Calculating Return on Investment (ROI) in Sports Betting

Return on investment is a performance measure used to evaluate the efficiency of an investment. To calculate ROI, the return of an investment (or in this case, the profit earned from your sports betting system) is divided by the cost of the investment with the result typically being expressed on this website as a percentage.

ROI is perhaps the best way to analyze the success of a betting system and, for this example, we will assume a risk of $100 on each bet. We will start by taking your net profit and dividing it by the total risk. For example, if you created a system that had 500 games played and you won 25 units off of it, your ROI would be calculated thusly: (25 units X $100) / (500 games X $100) = .05. This number is typically viewed as a percentage, so this system would have a return on investment of 5%. Essentially we have taken the gains from our bets and then divided that by the total cost of investment — or the amount of money we have put at risk.

One of the reasons this number is so important is that is helps us determine if a system is truly profitable. In baseball, there are often systems with losing records because we take to many underdogs with plus money. This means that we can not use winning percentage as a metric of success, but we can determine our return on investment by dividing our units earned by the number of games we have wagered on.

If you have any questions about return on investment or any other betting lingo, please leave your comments in the section below or contact us on twitter @sportsinsights.

5 comments on “Calculating Return on Investment (ROI) in Sports Betting
  1. I think you vastly understate your ROI. In your example, the amount you really risk is the amount of capital you started with. For example, if you started the season with $10,000 and risked $100 per game, you would have a return of 25%. If you went broke, you would have lost $10,000, the amount you actually risked. You didn’t really risk $50,000, because you didn’t start with that. I do not believe your cumulative bet amount should be the actual amount you risked on your system. Your example is telling me that I earned 5% on my investment but that’s just not true. It could be true, or it could be much higher. It all depends on the amount you started with. I think a better example of ROI is saying you bet 1% of your bankroll on each pick, as opposed to $100, which would have given you a 25% return. That percentage per pick could be adjusted to suit the individual and give an actual return on their investment.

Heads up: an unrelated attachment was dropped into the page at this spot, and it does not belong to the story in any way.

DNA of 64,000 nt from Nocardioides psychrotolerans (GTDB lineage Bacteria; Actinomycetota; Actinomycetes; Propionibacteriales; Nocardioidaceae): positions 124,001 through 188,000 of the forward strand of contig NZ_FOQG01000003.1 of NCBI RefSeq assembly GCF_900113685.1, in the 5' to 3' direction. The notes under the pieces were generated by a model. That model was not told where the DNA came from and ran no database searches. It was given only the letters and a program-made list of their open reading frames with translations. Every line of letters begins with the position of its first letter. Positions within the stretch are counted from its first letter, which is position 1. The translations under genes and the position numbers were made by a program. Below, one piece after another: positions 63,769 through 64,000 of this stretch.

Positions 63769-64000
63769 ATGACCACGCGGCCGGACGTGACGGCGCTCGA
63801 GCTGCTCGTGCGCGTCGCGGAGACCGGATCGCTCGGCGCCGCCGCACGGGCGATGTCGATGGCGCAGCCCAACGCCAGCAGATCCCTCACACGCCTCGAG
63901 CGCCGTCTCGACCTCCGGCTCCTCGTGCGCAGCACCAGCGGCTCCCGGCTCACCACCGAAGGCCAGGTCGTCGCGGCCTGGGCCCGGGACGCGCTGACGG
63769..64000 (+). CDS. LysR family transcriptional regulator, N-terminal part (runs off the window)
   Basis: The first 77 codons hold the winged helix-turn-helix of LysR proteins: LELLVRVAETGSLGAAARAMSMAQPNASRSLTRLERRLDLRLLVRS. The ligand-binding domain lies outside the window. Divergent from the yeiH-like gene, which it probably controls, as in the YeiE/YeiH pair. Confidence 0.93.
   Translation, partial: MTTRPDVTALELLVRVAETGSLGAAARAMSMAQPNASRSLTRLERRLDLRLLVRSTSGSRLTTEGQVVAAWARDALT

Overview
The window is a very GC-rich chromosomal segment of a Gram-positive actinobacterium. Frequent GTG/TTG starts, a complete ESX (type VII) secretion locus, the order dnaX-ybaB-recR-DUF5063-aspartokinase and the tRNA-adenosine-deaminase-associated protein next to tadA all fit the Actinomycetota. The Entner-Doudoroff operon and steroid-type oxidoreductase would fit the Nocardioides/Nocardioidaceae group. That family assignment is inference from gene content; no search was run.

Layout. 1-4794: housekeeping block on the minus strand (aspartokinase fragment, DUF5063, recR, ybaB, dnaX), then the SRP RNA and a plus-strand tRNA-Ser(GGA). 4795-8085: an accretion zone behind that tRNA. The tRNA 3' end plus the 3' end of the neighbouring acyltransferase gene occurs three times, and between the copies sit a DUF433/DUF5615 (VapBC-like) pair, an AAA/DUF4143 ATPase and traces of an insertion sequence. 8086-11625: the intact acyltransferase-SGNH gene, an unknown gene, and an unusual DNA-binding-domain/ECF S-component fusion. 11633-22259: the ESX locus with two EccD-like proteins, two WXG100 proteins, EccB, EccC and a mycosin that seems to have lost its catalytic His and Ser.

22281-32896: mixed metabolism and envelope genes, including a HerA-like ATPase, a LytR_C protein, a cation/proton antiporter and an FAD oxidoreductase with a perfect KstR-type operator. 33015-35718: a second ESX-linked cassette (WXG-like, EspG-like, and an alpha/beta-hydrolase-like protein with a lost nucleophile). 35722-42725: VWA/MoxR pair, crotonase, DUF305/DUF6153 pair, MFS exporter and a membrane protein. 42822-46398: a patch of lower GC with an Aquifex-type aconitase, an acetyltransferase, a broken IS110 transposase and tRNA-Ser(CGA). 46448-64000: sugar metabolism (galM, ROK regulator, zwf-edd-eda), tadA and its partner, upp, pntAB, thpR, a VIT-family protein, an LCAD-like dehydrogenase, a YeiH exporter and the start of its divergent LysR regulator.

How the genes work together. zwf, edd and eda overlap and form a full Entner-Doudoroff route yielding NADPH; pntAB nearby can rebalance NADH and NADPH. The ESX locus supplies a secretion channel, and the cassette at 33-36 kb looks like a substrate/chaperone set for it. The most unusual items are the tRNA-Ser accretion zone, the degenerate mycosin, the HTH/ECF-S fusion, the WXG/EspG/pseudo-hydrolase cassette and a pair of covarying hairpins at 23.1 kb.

• Hey Evan,

      Using your example of a $10,000 bankroll, if you only make four wagers of $100, your $10,000 was never invested and at-risk, only $400 was actually invested.

      Whether your bankroll is $10,000 or $1,000,000, your ROI is still the same if you only make four bets of $100.

      You’re thinking interest rate, not return on investment.

  2. If a client gives me $10,000 to invest in the market and I make 100 trades, I don’t take the cumulative amount of every trade and say that I risked $1,000,000. I might even keep $1,000 in cash and never risk that amount, but I don’t say that I only risked $9,000. You start and end with the initial investment, regardless of what amount is at risk at any given time. You cannot risk something you do not have. In your example, your denominator is “the total amount you risked,” so if I make 5,000 bets at $100, you would be saying that I risked $500,000, when I only started with $10,000. If I start with $10,000, only make four bets for $100, and go 3-1 at -110 odds, I would have a 1.73% return. Your definition would tell the client that their return was 43%, because they only “really” risked $400. I just don’t think your ROI calculation is a good way to look at how a system performs. Let’s say you have two systems, system #1 earns a positive 50 units over 2,000 bets and system #2 earns a positive 20 units over 200 bets. Your calculation, at $100 per bet, gives system #1 a 2.5% return and system #2 a 10% return. So it appears that system #2 is 4 times better, even though system #1 made you 3,000 dollars more. My calculation says that system #1 had a 50% return and system #2 had a 20% return and accurately represents your true return on investment. Your calculation automatically devalues the return with the more bets that you make.

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